I signed an ADR when I hired on with ex-employer. Can I file with EEOC for Pay Discrimination?

I signed an ADR agreement at hire - with ex employer. I am female, and I found out several weeks before I took another job that they were paying equal male peer $30K more than me for the exact same job for the entire year of 2008. I also had seniority over him with the company, and I trained him on some aspects of the job. I contacted EEOC by phone and they told me I have until March 2010 to file my claim. I want the EEOC to investigate before I decide if I want to arbitrate because I feel that document disclosure by my ex-employer- such as W-2 earnings will be disclosed more easily to EEOC than in arbitration alone, plus I want EEOC to affirm the discrimination before I arbitrate. I've read about the Waffle House where the motion by waffle house to compel arbitration was denied, but am unsure if it was precedence for my case, or if there is something I am missing here - like if I file with EEOC instead of initially arbitrating, can my ex-employer sue me?

1 answer  |  asked Sep 1, 2009 7:43 PM [EST]  |  applies to Tennessee

Answers (1)

Neil Klingshirn
You can file a charge of unequal pay with the EEOC even though you agreed to take your Title VII (federal equal pay/gender discrimination) claim to arbitration, rather than court. The reason you can do both is that federal law gives the EEOC the power to investigate charges of discrimination, including unequal pay charges. The same federal law gives you the right to file suit on you own, after you first give the EEOC a chance to investigate your claim.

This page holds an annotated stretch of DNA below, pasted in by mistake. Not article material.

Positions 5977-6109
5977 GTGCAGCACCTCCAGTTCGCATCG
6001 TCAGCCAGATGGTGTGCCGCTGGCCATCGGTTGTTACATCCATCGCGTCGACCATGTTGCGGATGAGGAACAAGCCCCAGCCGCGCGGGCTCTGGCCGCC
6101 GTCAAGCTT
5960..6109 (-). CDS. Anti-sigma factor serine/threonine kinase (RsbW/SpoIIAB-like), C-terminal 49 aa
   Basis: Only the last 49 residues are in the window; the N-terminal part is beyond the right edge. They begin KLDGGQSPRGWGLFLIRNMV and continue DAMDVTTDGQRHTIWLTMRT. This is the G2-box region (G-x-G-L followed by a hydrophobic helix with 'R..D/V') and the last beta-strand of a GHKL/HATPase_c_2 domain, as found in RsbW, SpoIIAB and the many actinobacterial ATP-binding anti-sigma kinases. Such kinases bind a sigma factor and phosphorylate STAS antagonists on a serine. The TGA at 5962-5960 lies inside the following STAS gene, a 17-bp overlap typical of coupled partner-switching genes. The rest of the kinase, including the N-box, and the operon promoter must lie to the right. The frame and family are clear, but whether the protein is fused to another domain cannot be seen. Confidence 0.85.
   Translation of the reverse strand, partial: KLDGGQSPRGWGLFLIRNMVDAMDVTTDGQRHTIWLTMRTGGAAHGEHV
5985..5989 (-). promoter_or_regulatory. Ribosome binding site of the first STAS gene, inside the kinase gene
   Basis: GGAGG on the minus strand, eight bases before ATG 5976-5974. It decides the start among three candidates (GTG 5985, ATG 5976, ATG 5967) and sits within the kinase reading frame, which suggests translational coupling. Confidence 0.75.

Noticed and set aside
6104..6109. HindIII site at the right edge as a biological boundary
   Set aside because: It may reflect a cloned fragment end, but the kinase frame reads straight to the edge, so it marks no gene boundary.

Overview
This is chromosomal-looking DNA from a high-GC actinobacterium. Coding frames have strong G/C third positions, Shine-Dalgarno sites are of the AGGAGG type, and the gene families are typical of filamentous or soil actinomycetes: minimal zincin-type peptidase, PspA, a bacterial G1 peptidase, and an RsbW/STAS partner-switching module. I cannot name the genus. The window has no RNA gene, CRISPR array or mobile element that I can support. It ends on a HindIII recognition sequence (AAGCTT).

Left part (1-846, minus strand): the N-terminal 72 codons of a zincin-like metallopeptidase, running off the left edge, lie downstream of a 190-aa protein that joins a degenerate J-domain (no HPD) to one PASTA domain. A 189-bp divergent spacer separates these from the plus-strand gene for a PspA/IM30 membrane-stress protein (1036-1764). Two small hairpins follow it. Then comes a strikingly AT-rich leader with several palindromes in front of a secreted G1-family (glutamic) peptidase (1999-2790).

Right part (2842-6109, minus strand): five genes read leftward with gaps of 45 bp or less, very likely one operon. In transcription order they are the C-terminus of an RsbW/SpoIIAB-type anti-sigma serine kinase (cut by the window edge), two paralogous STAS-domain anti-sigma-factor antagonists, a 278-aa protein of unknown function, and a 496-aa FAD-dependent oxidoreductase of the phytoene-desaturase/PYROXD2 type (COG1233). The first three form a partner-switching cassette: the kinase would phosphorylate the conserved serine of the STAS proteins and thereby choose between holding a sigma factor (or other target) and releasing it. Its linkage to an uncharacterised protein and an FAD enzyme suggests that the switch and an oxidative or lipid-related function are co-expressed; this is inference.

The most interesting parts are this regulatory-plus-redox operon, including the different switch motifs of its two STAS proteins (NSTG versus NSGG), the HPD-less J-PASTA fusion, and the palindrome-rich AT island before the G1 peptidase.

The arbitration agreement affects only your right to file suit in court, not the EEOC's right to accept and investigate your charge. Therefore, once the EEOC wraps up its investigation, you would file a demand for arbitration, rather than a lawsuit in court.

I see little risk in filing with the EEOC before demanding arbitration. In fact, the opposite is probably true. If you filed a demand for arbitration before filing with the EEOC, the ex-employer would probably prevail on a motion to dismiss your federal equal pay claim, since you need a right to sue letter from the EEOC, which requires you to file a charge, before you can proceed with your claim on your own. Also, the value of your equal pay claim will diminish over time, so the sooner you file with the EEOC, the better.

posted by Neil Klingshirn  |  Sep 2, 2009 1:41 PM [EST]

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